Clocks Change: An extra hour in bed…..but for how much longer?

Written by on October 23, 2018

Dawn on Sunday marks the end of the summer schedule and the beginning of the winter schedule: at 3am it will be 2am. (In the Canary Islands at 2:00 am it will be 1.00), which means that on the night of Saturday to Sunday we all get an extra hour in bed!

The change of time from summer to winter occurs on the last Sunday of October throughout Europe which is mandatory in order to achieve energy savings, although this could change all before 2020, since the European Commission has proposed to abolish it and the Spanish Government has been “quite in agreement”.

When will we change the clocks for the last time?

After much discussion, the European Commission has left the decision to change the clocks in the hands of the respective Governments but has asked that a decision is reached as soon as possible so that all European capitals change at the same time to avoid disruption

According to the calendar set by the European Commission, the last obligatory change of time will take place on March 31, 2019 and the Member States wishing to return to winter time will make a final change on October 27. From that date, no further changes can be made.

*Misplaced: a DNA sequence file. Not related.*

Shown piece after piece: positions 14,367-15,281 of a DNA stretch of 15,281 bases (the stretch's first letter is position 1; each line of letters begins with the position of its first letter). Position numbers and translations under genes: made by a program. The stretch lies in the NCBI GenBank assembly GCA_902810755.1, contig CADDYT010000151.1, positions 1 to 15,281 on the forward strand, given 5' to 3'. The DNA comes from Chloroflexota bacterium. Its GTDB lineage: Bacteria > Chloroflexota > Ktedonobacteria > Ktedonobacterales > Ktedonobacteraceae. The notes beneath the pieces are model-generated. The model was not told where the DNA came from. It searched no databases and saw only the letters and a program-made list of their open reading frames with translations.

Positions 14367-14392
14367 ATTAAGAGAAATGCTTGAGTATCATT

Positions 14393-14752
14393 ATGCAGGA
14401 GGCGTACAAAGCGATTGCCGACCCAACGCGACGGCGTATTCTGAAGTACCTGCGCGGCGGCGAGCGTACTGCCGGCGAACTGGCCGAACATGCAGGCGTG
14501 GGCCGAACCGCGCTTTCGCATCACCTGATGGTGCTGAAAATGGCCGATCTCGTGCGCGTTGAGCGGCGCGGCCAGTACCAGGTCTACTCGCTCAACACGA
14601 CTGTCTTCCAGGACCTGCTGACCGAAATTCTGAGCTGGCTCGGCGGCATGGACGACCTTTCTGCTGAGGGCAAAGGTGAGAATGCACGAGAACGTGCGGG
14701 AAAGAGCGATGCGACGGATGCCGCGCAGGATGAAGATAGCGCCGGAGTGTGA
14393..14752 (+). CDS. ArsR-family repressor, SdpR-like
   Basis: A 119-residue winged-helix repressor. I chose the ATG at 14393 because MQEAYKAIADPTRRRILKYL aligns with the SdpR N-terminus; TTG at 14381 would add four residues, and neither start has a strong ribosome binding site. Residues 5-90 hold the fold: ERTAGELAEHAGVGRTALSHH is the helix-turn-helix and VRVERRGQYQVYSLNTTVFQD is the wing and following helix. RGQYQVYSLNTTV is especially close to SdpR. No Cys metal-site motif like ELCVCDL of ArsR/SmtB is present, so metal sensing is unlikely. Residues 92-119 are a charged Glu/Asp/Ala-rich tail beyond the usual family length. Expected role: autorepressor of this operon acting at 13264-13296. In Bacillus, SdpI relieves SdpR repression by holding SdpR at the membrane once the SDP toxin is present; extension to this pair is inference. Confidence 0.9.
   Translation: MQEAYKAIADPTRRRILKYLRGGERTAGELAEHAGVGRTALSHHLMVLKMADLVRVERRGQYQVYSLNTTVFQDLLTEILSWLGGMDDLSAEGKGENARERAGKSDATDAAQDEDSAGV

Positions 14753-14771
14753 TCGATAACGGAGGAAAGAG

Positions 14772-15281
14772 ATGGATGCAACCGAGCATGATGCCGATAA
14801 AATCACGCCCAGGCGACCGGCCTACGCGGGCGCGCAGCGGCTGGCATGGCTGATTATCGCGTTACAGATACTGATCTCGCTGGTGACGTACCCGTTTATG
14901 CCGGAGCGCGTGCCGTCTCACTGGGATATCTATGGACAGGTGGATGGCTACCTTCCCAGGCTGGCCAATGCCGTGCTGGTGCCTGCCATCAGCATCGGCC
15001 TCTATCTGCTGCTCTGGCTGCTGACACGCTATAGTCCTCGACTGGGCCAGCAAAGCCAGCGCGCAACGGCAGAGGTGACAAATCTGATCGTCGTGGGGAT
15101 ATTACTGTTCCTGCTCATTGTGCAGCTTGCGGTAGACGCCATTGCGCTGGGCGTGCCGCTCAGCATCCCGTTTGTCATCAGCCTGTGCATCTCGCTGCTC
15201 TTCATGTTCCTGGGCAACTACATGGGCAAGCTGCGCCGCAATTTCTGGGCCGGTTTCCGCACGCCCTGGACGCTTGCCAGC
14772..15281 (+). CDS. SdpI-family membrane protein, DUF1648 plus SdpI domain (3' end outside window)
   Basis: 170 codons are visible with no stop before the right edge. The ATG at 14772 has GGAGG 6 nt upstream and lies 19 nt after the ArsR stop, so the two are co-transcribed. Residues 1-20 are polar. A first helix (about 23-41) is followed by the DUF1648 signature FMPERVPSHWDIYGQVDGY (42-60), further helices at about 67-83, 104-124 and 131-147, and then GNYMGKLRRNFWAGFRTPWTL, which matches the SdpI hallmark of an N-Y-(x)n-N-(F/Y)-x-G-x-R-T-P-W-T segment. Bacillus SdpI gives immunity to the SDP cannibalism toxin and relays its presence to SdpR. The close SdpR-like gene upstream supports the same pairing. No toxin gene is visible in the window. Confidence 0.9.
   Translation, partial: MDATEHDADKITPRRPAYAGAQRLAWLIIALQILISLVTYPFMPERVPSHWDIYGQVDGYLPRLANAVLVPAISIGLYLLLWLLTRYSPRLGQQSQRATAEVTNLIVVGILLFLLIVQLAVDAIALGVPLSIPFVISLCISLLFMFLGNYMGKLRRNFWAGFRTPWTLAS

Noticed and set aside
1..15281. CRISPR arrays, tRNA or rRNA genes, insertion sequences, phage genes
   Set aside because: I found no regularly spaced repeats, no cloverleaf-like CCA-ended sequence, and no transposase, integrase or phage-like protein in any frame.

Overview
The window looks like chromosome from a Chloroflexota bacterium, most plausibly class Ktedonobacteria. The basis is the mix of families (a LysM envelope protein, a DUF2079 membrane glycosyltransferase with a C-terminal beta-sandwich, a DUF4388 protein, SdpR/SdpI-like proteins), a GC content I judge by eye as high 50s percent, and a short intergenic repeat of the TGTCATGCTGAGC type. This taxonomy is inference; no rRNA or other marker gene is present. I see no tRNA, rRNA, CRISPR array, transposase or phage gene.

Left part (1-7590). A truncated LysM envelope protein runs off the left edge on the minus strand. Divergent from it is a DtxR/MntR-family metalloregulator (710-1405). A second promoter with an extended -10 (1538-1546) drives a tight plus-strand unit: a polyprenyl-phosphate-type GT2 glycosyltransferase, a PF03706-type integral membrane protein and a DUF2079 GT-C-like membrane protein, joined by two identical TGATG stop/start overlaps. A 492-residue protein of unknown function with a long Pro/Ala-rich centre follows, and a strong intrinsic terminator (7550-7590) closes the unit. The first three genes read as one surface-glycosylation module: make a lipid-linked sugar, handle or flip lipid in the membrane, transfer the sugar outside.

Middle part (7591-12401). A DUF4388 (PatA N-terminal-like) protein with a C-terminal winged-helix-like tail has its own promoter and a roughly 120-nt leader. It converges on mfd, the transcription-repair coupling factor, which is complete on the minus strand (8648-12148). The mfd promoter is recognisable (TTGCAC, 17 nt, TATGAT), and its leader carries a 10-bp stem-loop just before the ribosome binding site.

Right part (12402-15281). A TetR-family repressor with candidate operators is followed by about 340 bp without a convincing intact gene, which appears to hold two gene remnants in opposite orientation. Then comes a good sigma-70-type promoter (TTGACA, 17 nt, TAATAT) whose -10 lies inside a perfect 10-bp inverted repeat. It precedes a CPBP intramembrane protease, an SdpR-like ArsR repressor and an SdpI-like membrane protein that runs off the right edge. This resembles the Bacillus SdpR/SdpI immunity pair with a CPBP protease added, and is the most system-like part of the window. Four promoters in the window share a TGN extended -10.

To this end, the European Parliament and the Council of the EU – the institution in which the countries are represented – must agree and approve the regulations by March 2019 at the latest.

Why do we move our clocks?

This custom of putting the clocks back in the winter putting them forward in summer began in 1974 across Europe in order to make better use of sunlight (and consume less electricity) after the first oil crisis.

The European Directive that governs the so-called ‘Change of time’ sets that the summer schedule begins on the last Sunday of the month of March and ends on the last Sunday of October.

Thus, from next Sunday we will recover what is considered official time in Spain, which is to go one hour ahead of the time that marks the Greenwich Meridian (Greenwich Mean Time GMT).

This measure is not only adopted in Spain, but in some 70 countries around the world. Japan is the only industrialized country that has not yet adapted to this regulation. Specifically, it is applied in all countries of Europe, South America, Africa and in some areas of the United States and Canada.

 

 

 

 

Author: Ben Mulvey


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